You’re probably channelling this Wired article. It’s actually drivel. Says author, Clive Thompson:

What if we regarded code not as a high-stakes, sexy affair, but the equivalent of skilled work at a Chrysler plant?

I don’t know what Mr. Thompson thinks “coding” is, but programming is an engineering discipline. It requires abstract thinking and serious problem-solving skills that can only be developed through years and years of field experience solving programming problems. It appears to me that Mr. Thompson is equating programming with the mere act of learning a programming language, which is used to code a programming solution. Well, how do you arrive at this programming solution? That’s what programming is all about.

This is a mistake that others make, too. Sarah Marquart at Futurism says you can swap programming languages for foreign languages in basic education. What rubbish!

If you study French and Spanish, you can use your knowledge to communicate your thoughts and ideas to French and Spanish-speaking people. It’s a very practical skill. If you study JavaScript and Python, what can you do with these languages? Write software? Not if you don’t know how to program! Not if you haven’t put in the thousands of practice hours necessary to become competent at programming.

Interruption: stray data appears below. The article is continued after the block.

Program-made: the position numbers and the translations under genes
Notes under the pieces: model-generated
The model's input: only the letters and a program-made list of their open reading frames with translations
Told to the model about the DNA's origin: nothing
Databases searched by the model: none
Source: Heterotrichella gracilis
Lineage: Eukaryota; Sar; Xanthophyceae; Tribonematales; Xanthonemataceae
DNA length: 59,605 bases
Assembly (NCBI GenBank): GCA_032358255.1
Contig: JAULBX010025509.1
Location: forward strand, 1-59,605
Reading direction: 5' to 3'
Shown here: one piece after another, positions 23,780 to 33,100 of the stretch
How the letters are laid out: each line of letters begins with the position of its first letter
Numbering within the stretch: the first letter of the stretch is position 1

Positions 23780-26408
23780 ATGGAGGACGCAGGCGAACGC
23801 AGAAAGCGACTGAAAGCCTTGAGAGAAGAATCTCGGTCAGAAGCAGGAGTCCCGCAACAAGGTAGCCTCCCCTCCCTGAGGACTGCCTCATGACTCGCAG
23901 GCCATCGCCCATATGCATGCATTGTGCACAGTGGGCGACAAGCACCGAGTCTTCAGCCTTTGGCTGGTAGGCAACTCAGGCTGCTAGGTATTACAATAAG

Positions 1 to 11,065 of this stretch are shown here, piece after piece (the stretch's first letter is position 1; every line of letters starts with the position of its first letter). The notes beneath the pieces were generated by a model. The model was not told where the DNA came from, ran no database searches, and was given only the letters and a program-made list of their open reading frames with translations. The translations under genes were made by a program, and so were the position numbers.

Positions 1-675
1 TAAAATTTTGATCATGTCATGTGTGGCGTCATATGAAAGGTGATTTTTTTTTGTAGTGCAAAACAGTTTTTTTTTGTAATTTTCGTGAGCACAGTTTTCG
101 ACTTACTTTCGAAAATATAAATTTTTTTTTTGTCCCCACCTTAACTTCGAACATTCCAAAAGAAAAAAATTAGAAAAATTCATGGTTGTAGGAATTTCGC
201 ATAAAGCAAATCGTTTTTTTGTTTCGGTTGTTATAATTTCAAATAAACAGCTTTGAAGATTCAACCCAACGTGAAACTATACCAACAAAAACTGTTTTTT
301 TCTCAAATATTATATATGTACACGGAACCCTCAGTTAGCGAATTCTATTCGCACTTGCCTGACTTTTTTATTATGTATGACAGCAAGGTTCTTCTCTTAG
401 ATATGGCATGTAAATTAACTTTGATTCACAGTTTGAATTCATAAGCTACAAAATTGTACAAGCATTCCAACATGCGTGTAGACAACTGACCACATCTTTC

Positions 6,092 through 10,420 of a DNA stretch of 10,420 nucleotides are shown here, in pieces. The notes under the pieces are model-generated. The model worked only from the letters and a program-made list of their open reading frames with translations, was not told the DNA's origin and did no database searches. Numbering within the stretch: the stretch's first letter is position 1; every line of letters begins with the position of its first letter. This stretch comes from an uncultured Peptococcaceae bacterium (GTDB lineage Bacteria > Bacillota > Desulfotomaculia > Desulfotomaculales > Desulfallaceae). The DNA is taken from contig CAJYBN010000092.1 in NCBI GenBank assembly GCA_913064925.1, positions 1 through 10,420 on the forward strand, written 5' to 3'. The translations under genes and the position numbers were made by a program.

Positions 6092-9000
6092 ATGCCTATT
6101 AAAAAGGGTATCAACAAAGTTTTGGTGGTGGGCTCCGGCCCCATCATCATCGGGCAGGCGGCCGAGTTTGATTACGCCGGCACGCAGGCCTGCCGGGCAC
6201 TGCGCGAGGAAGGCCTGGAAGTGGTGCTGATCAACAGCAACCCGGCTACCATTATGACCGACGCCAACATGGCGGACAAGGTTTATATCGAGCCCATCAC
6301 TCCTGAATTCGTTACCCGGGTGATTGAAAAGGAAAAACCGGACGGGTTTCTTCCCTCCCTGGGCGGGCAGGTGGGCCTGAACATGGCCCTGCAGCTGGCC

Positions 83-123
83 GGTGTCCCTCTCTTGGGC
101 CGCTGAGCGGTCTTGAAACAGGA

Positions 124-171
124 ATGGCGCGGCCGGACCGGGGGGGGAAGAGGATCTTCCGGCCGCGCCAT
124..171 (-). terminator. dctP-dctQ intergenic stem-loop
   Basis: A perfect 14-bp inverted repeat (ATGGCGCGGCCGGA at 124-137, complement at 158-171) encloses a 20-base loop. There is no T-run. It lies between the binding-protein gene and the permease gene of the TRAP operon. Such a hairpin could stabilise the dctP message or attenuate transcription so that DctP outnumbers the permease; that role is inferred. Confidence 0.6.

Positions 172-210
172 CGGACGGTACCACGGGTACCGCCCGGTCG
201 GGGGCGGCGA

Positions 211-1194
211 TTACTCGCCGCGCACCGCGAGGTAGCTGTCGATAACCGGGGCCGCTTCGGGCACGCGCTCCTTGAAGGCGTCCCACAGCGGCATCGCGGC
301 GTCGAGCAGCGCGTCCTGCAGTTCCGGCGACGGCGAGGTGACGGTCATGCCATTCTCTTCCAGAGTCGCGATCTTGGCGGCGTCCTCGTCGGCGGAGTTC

Learning a programming language is NOT learning how to program.

Programming involves many important skills, such as requirements analysis, data modelling, program design and architecture, coding, testing and debugging, performance optimization, software deployment, development tools configuration, designing for usability and security, coding for maintainability, among other things. “Coding,” as Mr. Thompson understands it, is only a small part of this entire process.

Says Clive Thompson:

But any blue-collar coder will be plenty qualified to sling Java­Script for their local bank.

And you think the local bank will pay them $81,000 a year to do that? For that kind of money, businesses expect real programming competency, not merely the ability to tinker with a login page’s JavaScript code.

Moreover, the demand for mediocre programmers will continue to fall, as more and more of these mundane programming jobs are offshored to Asia. Further advances in software development automation must eventually eliminate many more of these jobs. I have no doubt that in another decade or so, we’ll see genuine programming “bots” taking over from the blue-collar coders.

Here’s an excellent counterpoint to Clive Thompson’s article from Steven Lipton at LinkedIn: “Programming is Not Blue Collar.”

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